Novel transient home hopes to share experiences
by RG Alama
Davao City (21 February) -- A novel transient home for children with cancer hopes to share its experiences to other poor countries whose low survival rate for children with cancer is attributable to numerous factors foremost the cost of cancer care and treatment.
Formerly a dilapidated dormitory, a stone throw away from the Davao Medical Center a Government tertiary medical center which houses a Cancer Center. In 2006 the House of Hope was developed with the help Rotary Club of Waling-Waling Davao, to be a homey stay-in center for children where they can rest and recuperate after their chemotherapy treatments.
The parents and the child can stay there for free. Freeing them from the burden of transportation money which eats into the cost for cancer treatment, at the same time it prevents the child's unnecessary stay in the hospital ward which can be a source for infection.
Dr. Mae Dolendo, pediatric oncologist of the DMC and President of the Davao Children's Cancer Fund said that in the United States, Europe and other affluent countries the survival rate for children with cancer ranges to about 70-80%, while in the Philippines and other countries limited resources cancer survival rate are low at a range of 10-20%.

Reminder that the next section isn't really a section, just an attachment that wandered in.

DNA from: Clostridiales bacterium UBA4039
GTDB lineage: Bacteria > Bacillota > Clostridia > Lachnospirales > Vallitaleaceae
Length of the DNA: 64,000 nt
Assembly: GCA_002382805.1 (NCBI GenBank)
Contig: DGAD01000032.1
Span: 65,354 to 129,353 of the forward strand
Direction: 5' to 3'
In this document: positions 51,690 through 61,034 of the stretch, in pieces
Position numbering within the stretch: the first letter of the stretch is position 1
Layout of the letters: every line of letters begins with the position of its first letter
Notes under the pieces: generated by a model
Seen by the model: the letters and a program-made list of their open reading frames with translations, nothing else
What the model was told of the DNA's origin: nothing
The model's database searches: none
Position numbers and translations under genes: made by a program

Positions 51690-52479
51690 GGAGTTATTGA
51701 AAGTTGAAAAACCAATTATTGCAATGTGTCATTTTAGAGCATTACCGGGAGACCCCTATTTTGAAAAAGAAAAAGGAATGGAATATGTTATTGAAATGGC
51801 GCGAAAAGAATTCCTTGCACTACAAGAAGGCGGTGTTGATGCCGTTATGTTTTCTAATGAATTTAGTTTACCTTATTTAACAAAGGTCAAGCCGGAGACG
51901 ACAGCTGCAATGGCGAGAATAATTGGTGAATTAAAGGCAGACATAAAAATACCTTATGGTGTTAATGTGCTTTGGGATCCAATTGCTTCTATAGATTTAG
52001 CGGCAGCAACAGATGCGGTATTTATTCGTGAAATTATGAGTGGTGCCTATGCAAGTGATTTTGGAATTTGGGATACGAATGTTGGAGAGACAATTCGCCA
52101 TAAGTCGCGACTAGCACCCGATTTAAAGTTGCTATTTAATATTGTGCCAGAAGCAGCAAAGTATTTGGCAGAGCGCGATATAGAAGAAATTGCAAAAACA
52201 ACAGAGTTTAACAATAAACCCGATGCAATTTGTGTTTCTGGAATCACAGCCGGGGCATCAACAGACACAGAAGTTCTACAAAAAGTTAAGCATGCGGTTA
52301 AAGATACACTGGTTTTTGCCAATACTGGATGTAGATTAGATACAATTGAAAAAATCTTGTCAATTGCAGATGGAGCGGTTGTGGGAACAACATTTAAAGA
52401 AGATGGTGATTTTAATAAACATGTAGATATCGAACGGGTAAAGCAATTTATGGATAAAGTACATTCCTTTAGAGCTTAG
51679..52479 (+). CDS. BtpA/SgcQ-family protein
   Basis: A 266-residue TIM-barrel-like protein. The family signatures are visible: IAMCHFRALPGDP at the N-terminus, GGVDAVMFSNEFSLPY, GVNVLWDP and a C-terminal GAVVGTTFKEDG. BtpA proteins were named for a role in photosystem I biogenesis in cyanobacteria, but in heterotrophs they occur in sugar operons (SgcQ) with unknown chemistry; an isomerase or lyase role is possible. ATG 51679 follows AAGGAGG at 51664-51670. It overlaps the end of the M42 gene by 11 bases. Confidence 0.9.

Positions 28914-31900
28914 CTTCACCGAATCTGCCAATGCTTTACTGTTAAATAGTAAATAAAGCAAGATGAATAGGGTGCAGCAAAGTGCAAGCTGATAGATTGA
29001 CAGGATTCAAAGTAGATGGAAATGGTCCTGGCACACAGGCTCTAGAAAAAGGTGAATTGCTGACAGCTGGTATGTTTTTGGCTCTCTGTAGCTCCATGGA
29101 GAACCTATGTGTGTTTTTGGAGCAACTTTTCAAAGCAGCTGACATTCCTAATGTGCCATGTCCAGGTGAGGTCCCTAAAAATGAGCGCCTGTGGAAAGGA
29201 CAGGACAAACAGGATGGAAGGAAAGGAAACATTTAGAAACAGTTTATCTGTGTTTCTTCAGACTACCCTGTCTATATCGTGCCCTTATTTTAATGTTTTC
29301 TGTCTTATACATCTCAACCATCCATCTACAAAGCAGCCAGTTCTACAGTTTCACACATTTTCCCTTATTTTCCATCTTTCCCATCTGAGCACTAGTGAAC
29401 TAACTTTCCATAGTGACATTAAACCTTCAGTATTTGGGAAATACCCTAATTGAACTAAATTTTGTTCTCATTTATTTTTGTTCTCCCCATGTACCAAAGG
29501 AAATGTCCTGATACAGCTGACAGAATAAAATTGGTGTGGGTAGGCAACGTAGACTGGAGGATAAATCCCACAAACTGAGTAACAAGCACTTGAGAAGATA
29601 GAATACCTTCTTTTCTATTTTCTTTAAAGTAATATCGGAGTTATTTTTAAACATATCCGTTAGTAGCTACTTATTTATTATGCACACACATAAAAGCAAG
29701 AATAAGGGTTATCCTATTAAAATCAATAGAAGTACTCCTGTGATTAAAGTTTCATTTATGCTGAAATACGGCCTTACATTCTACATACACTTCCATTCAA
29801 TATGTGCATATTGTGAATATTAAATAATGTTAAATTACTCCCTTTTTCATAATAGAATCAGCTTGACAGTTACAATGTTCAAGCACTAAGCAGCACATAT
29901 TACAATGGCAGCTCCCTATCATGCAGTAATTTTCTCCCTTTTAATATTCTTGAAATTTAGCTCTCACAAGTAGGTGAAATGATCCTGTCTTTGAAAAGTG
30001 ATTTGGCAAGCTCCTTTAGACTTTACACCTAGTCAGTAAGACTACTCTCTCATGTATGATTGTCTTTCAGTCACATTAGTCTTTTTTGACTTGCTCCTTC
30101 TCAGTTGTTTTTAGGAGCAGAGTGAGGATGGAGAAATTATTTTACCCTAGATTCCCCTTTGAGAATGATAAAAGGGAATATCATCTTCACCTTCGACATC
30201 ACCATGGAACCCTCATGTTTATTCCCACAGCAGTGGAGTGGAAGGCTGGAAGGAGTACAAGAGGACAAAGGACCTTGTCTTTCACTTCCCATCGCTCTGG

The low rate is attributed to poverty and lack of resources which will lead to the abandonment of cancer treatment. According to Dr. Dolendo, families can save a lot if the child is staying at the House of Hope, the money saved can be used for treatment which increases the child's chances of survival.
She said they can share the House of Hope model to other resource-poor countries like Cambodia and Indonesia. Since the place has a huge impact on the survival rate of children with cancer. "Hindi lang siya tirahan" (this is not just a shelter) in the long run it can help in the child's treatment and improve their chances of survival. The lady oncologist said.
The House aside from having children with cancer from different parts of Mindanao, there are also some patients from as far the neighboring country of Indonesia.
Dr. Dolendo, said that aside from providing a home for children with cancer, the House also provide psychosocial treatment which includes taking the children to leisure trips across the City's various attractions. She said when they started the city stroll they had only one car to take the then-few kids of the House. Later the strollers grew, now she said they take a bus lent by a generous sponsor. (PIA) [top]